The Blueprint

Bishop Chatard nominated as new Thriving School

Students+stand+with+Mayor+Joe+Hogsett+after+being+named+an+Indianapolis+Thriving+School.%0APhoto+provided+by+Mr.+Cameron+Huffman.
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Bishop Chatard nominated as new Thriving School

Students stand with Mayor Joe Hogsett after being named an Indianapolis Thriving School.
Photo provided by Mr. Cameron Huffman.

Students stand with Mayor Joe Hogsett after being named an Indianapolis Thriving School. Photo provided by Mr. Cameron Huffman.

Students stand with Mayor Joe Hogsett after being named an Indianapolis Thriving School. Photo provided by Mr. Cameron Huffman.

Students stand with Mayor Joe Hogsett after being named an Indianapolis Thriving School. Photo provided by Mr. Cameron Huffman.

Mary Borchers

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Bishop Chatard was nominated and awarded the honor of being named an Indianapolis Thriving School. Thursday, Jan. 17, seven students travelled to the Indiana State Museum to receive the award.

Thanks to Mrs. Brenda Henry, cafetería staff director, and Ms. Catherine Welch, guidance counselor and Green Team club monitor, the grant they proposed will begin receiving funding from the city for next year.

This funding will provide BCHS with a composting service by local company, Green with Indy. Mrs. Henry approximates that in a single day, this will move 30 pounds of food from the cafeteria from landfills to compost. With 160 school days, this can add up to over 4,800 pounds of food.

The entire program is a part of a larger initiative, Thrive Indy,  from the City of Indianapolis and Mayor Joe Hogsett. By 2050, the group hopes to reach carbon neutrality and cut down on food waste. This waste contributes to 8 percent of total greenhouse gas emissions. The project’s goal is making the City of Indianapolis a better place to live.

Junior Kellie Keating, who attended, said, “The coolest part was being able to see how what we do at BCHS impacts the environment and seeing what other schools are doing.” Keating added that she learned BCHS is trying to implement a new water bottle fountain in the school to cut back on plastic bottles. She said, “This would benefit many students at BCHS.”

After attending the event, Mr. Huffman, AP Environmental Science teacher, shares his thoughts on the school’s new distinction:

The grant was proposed by Ms. Catherine Welch, counselor, and Mrs. Brenda Henry, cafeteria manager.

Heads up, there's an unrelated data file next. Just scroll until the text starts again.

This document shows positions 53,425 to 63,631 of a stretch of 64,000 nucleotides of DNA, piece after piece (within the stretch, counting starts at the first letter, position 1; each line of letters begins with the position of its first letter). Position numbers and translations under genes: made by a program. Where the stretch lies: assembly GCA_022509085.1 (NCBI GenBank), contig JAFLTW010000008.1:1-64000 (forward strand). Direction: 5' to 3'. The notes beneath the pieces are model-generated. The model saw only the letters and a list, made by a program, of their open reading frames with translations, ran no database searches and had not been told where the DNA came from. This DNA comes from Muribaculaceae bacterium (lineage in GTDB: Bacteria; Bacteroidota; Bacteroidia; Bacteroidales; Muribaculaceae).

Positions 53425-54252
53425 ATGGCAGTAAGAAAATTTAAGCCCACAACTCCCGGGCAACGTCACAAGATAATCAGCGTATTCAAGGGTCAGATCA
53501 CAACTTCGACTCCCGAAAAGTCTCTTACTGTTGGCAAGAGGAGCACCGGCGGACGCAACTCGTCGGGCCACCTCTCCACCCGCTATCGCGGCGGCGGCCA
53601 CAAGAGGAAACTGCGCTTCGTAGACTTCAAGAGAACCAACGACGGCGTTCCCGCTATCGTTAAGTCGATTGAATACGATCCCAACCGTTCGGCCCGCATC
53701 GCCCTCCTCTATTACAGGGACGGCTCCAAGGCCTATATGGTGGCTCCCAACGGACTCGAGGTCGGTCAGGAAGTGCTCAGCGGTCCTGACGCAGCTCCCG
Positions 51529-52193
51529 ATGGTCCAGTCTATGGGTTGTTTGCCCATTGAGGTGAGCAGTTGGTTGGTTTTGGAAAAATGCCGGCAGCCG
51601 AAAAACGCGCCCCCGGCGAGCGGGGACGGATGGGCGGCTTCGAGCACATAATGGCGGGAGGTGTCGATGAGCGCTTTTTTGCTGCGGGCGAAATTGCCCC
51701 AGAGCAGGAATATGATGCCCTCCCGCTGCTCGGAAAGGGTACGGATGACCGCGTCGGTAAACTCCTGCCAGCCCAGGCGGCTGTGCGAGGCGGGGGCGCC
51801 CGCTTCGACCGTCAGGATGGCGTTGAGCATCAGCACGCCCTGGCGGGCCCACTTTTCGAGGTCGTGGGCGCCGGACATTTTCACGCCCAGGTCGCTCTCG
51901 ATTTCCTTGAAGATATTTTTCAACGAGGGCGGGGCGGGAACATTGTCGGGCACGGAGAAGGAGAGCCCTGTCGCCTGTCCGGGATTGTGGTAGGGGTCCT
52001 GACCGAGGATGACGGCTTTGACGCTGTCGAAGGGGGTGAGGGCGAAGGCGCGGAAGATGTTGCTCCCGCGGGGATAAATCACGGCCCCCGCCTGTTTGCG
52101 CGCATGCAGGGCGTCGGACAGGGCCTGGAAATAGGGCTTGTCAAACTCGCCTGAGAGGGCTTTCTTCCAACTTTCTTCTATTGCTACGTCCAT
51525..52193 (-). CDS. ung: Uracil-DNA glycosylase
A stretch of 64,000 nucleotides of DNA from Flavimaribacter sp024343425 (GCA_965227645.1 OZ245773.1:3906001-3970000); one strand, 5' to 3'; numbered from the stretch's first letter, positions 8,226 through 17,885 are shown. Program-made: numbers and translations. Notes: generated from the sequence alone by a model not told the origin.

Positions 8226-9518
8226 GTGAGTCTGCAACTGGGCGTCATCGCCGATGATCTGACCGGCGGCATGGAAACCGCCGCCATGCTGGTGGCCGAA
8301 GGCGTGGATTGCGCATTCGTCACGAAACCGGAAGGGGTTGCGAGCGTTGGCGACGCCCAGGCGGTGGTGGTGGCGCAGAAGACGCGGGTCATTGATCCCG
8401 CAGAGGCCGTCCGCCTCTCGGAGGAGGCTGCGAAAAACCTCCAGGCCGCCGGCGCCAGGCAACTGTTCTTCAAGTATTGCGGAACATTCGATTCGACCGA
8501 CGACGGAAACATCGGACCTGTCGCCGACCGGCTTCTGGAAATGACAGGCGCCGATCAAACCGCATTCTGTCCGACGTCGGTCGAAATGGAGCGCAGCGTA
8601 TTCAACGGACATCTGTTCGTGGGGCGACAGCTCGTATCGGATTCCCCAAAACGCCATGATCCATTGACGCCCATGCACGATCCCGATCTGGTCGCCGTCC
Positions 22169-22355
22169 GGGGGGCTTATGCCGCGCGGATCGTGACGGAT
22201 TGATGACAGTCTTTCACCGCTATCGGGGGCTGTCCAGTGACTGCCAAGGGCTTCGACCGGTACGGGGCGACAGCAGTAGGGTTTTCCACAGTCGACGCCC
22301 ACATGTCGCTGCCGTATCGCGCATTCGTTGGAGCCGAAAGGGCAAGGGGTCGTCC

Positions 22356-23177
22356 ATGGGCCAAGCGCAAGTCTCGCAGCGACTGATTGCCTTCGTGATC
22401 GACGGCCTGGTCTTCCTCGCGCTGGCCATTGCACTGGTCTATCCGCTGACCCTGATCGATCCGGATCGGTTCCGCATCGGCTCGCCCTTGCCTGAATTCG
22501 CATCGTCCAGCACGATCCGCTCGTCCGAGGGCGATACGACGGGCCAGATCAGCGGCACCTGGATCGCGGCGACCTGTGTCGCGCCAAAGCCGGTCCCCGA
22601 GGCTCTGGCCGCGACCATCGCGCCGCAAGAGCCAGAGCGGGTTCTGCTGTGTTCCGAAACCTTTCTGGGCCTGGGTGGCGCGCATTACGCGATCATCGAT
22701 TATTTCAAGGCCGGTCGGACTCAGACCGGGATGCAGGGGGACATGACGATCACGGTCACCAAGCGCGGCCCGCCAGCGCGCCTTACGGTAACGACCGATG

Photo courtesy of Mr. Cameron Huffman.

Through the Indianapolis Thriving Schools Challenge, we realized how strong of a community Indy is when it comes to sustainability initiatives. The range of projects we saw today as a result of Thrive Indy was inspiring: elementary students stood proudly next to colorful recycling bins, middle schools transitioned from compost projects to zero waste cafeterias. High schools installed refillable water stations on each floor, ran community gardens, installed energy efficient lighting & windows, and put in rooftop solar projects that met 70 percent of the school’s annual energy demand. We came back energized and passionate to influence change in our community.

This is not just a scientist issue, it’s a policy makers opportunity, and chances for schools, business leaders, engineers, inventors, entrepreneurs, doctors, faith centers, and every day citizens to drive the needle forward. When surrounded by such passionate and unique teenagers, you quickly realize that you’re not alone. We saw hundreds of students, younger and older than ours, all fighting towards a future where not just our local community—but the global community—becomes more resilient to the changes surrounding us. Sustainability makes sense, you do more with less and preserve future resources for the generations that follow. We’re learning that we all have to be better stewards and today was what that’s all about.

In the future, I hope more students develop a passion for sustainability. Right now, we as a society are falling short of addressing the primary role we play in addressing these challenges. They require effort, energy, lifestyle changes, and are often inconvenient. We don’t see them as being here and now—we perceive them as some far away far off problem that will impacts others. We are disconnected from the pressing immediacy that is facing us. By changing our perspective from foreboding to innovative, our efforts can stimulate the economy, create jobs, advance

Students from Green Team and Environmental Science classes attended the ceremony.
Photo courtesy of Mr. Cameron Huffman

human health and engineering, and in doing so we make these projects personally and locally relevant. We elevate our innate drive to learn and to stay curious. We see our neighbors and our own selves affected by environmental change, and we care to take a stand. So, my hope is that you take that stand. Change one thing. Make this fight your fight. To quote my man Leonardo DiCaprio when he addressed the United Nations, “The world is now watching. You will either be lauded by future generations or vilified by them.”